The short announcement is light on details and doesn’t include any photos or prototypes of the new headset or controller. But it does mention that the next PlayStation VR will include a higher resolution and field of view than the 2016 original, which is stuck at a somewhat dated 1920×1080 resolution.

For context, last year’s $299 Oculus Quest 2 came in at a total resolution of 3664×1600, and that’s for an untethered standalone headset with much less horsepower than the PS5. Valve’s high-end Index headset, meanwhile, sports a 135 degree field of view, much wider than the ~100 degrees on PSVR (cheaper modern headsets generally have closer to 90 to 100 degree view fields, though).

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Posted in Gaming & Culture, PlayStation, playstation VR, ps5, psvr, Sony, virtual reality | Comments (0)

Sony says semiconductor shortage makes increased PS5 production difficult

February 3rd, 2021
PlayStation 4 vs PlayStation 5 comparison pic, horizontal orientation

Enlarge (credit: Sam Machkovech)

Sony shipped 4.5 million PlayStation 5 consoles worldwide through the end of 2020, the company revealed in an earnings report Wednesday. The number is broadly comparable to the 4.5 million PS4 consoles shipped in that system’s 2013 holiday launch quarter. But potential PS5 customers shouldn’t expect the rate of production to increase, Sony said, despite widespread retail sellouts that have led to substantial secondhand markups.

“It is difficult for us to increase production of the PS5 amid the shortage of semiconductors and other components,” Sony CFO Hiroki Totoki said during a briefing accompanying the results. “We have not been able to fully meet the high level of demand from customers [but] we continue to do everything in our power to ship as many units as possible to customers who are waiting for a PS5.”

Overall, Sony’s Game and Network Services division saw its holiday quarter profits increase nearly 50 percent year over year. The company now forecasts the best fiscal year performance for the gaming division in company history, thanks in large part to an increase in PlayStation Plus subscriptions (which now sit at 47.4 million). A full 87 percent of PS5 owners so far subscribe to PlayStation Plus, Sony said, making those subscriptions key to the company’s profits going forward.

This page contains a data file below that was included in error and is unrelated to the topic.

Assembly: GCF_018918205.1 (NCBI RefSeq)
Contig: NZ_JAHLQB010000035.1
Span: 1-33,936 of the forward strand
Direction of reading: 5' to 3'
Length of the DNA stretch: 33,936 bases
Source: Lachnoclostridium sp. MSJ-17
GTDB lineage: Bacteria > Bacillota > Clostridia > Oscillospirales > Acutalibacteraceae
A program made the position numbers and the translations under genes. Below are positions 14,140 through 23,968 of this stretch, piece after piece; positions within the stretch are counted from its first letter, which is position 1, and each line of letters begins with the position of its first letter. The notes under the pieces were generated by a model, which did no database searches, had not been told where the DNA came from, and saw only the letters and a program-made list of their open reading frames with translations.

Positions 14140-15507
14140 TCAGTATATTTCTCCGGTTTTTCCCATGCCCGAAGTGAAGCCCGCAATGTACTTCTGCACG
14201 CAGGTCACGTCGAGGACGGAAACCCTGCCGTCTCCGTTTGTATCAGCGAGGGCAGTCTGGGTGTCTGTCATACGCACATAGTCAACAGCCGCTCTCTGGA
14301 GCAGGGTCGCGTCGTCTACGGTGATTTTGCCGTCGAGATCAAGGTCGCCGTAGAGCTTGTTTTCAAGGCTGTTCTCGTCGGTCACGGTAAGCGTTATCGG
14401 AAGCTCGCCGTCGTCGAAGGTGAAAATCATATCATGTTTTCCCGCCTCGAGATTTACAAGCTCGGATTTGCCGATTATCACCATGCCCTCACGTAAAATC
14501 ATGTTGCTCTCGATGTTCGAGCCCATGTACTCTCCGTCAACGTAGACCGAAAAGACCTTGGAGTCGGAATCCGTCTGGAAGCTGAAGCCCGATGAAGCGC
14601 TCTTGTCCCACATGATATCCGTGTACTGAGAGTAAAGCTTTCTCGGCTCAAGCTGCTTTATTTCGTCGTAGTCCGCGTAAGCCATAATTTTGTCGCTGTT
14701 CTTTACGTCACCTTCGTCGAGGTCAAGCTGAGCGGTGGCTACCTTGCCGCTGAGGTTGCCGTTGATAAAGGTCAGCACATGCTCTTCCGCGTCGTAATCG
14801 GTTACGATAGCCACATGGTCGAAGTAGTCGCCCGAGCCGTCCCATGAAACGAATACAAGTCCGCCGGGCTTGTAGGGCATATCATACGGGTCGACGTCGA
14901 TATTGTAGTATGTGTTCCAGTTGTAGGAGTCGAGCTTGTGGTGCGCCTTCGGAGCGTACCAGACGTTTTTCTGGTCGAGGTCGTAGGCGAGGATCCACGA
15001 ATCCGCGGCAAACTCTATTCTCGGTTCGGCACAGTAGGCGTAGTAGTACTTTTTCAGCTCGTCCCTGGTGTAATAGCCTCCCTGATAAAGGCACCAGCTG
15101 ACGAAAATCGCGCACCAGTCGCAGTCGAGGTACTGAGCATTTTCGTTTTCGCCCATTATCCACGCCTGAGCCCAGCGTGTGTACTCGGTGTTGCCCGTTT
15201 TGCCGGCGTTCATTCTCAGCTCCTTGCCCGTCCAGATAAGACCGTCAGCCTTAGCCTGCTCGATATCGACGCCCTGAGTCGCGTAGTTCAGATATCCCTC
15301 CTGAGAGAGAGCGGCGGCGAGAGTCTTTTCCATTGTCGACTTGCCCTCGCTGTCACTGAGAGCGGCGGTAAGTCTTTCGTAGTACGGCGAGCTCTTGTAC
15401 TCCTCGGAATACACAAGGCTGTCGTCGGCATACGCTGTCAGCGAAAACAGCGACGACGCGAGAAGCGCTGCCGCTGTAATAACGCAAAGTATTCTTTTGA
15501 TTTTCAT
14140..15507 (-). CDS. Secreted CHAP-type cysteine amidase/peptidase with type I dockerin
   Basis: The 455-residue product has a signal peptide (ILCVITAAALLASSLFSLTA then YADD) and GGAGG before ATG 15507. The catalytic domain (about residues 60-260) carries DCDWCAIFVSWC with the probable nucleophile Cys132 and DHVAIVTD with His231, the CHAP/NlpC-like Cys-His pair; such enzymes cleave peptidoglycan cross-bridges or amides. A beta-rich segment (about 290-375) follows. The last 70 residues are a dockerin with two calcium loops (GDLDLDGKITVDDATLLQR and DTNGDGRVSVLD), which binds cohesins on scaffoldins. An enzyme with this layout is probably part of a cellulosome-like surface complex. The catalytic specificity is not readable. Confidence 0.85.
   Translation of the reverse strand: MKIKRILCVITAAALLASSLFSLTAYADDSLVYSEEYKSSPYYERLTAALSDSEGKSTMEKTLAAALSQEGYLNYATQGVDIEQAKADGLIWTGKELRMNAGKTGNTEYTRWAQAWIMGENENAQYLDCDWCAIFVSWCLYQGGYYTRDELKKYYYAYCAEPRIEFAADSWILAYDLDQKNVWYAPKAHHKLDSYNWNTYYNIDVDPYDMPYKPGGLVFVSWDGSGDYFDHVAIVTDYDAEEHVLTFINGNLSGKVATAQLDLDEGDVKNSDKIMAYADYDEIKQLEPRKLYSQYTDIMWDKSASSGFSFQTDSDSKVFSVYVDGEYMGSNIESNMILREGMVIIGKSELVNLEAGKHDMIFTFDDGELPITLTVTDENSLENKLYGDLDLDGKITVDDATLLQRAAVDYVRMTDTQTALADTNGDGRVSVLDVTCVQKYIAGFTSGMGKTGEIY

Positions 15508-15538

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Posted in earnings, Gaming & Culture, PlayStation, profit, ps5, Sony | Comments (0)

Destruction AllStars review: Amazing PS5 car combat, in spite of speedbumps

February 3rd, 2021

One of the oldest video game subgenres, right beneath “shooting aliens” and “eating yellow pellets,” is “destroying stuff while driving a car.” Yet, while Mad Max‘s ’80s heyday pushed the needle as the games industry first exploded, we’ve rarely seen the genre explode on a mainstream level.

Mario Kart may seem like an exception, but when I say “car combat,” that’s less about green shells and banana peels and more about direct collisions and destruction derbies. The biggest series under that banner, Twisted Metal and Vigilante 8, are minuscule compared to Mario Kart—and don’t have many peers.

The genre gets a major jumpstart this week with Destruction AllStars, Sony’s first entirely new game for PlayStation 5. (Last year’s Demon’s Souls doesn’t quite count, since it’s a remake of a PS3 title.) For a certain class of driving-game savant, this one’s a biggie, as it sees Lucid Games finally return to automotive gaming after blazing the genre’s trail with Project Gotham Racing. But can they succeed with car combat where so many others have stalled out?

Much like a PS5, you currently can’t buy this game

The best thing going for this game is that it was yanked off of store shelves.

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Posted in game review, Game reviews, Gaming & Culture, playstation 5, ps5 | Comments (0)